NTSB Factual Report Shows Treatments For Macular
The 86-year-old pilot of a Cessna
206 which crashed in 2008 killing all 6 occupants was warned not to
drive a car due to his failing eyesight, medical records show. An
NTSB Factual Report indicates he had not reported the problems on
his most recent application for a medical certificate, which was
dated May 4th, 2007.
The pilot, Gene Damschroder, had been offering sightseeing rides
during a Lions Club "Fly-In Breakfast" fundraising event at Fremont
Airport in Fremont, Ohio. The club said the airplane rides were not
part of the event, and they received no donations from the rides,
for which Damschroder was reportedly charging $20, or $10 if the
passenger was under 50 pounds. Witnesses said they do not recall
any passenger being weighed.
The investigation revealed Damschroder was issued a commercial
pilot certificate with airplane single -engine and multiengine land
and sea ratings based upon military competency by the Civil
Aeronautics Administration on March 6, 1945.
According to the factual report:
"On October 10, 1987, he received his last issuance for an
airman certificate and/or rating. The pilot was issued a Douglas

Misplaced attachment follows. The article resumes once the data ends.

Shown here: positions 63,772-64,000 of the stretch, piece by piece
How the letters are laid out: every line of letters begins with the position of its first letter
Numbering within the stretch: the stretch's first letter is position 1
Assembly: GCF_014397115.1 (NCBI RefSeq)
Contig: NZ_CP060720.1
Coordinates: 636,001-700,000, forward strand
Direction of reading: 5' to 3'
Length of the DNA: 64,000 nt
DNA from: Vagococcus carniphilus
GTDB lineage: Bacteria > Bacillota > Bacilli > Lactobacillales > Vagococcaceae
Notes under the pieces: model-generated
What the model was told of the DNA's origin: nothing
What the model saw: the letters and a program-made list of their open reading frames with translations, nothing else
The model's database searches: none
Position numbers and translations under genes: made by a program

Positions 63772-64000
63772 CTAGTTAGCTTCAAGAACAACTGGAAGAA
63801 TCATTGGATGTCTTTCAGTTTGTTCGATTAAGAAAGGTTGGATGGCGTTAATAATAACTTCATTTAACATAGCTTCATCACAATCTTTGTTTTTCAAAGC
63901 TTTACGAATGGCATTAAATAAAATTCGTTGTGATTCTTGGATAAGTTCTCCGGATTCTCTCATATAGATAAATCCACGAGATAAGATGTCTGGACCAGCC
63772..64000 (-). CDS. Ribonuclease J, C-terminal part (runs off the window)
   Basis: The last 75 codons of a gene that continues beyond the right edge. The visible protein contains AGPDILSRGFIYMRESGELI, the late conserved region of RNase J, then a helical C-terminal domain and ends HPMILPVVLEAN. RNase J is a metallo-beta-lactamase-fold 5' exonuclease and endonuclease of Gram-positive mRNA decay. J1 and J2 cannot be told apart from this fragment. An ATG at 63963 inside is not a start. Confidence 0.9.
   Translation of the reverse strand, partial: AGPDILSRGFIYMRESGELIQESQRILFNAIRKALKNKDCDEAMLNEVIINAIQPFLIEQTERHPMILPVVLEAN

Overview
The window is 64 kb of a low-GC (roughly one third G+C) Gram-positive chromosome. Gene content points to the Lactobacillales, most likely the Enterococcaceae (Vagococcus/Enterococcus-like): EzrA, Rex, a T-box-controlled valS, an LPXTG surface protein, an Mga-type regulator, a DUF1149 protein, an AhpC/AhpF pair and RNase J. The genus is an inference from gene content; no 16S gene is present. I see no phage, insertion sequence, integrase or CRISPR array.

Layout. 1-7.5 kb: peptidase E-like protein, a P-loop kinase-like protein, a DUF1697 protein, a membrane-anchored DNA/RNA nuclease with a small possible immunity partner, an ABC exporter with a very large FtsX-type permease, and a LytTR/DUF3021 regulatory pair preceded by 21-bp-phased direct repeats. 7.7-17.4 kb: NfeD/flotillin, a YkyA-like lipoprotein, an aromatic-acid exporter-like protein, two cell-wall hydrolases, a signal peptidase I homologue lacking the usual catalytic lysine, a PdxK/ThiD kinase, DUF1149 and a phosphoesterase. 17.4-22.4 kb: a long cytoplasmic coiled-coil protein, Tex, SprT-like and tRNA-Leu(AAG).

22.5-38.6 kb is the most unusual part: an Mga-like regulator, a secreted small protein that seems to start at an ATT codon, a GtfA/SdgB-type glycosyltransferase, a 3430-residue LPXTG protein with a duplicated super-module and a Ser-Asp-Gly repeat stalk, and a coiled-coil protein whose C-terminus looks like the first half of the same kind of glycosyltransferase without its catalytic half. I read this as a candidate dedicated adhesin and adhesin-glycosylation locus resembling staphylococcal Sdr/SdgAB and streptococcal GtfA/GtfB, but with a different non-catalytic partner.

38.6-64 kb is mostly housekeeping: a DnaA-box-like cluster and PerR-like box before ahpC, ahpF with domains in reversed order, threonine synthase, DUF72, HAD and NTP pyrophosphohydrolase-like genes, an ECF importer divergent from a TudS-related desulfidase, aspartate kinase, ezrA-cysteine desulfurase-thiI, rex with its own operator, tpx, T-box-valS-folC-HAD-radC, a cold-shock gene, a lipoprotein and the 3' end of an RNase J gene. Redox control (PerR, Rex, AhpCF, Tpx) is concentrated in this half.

DC-3 airplane rating at with a total flight time of 22,620 hours,
which was listed on his airman certificate and/or rating
application. The FAA inspector who issued the certificate checked
the following statement indicating that he "personally reviewed
this applicant's pilot logbook..."
On February 6, 1964, he was issued an initial flight instructor
certificate, which was last renewed on January 14, 2007, with
single- and multiengine airplane and instrument ratings based upon
completion of a flight instructor renewal course.
On December 19, 1994, he was issued a mechanic certificate with
airframe and powerplant ratings. On January 12, 2007, he received a
renewal for inspection authorization based on having performed 9
annual inspections on aircraft.
The National Transportation Safety Board (NTSB)
Investigator-In-Charge (IIC) did not receive any of the accident
pilot's logbooks following requests made to the pilot's son during
the on-scene portion and subsequent portions of the investigation.
The pilot's wife and son stated that they did not know where the
pilot's logbooks were.
The accident pilot's airman medical certificate application,
dated July 29, 1988, lists his total airplane flight time as 25,000
hours and 250 hours in the past 6 months. Subsequent medical
applications had the following total and 6 month flight times,
The NTSB report indicates that Damschroder had been in four
automobile accidents between 1998 and 2007. His distance vision was
reported to be 20/100 in both eyes, and he had been told twice by
doctors not to drive a car. He had failed to report those doctor
visits on his medical certificate application, according to the
The NTSB has not issued any probable cause for the accident. The
factual report does indicate that "the same aviation medical
examiner (AME) on each application for Airman Medical Certificate
and associated examinations since 1998. The FAA decertified the AME
on January 28, 2009, for improper issuance of medical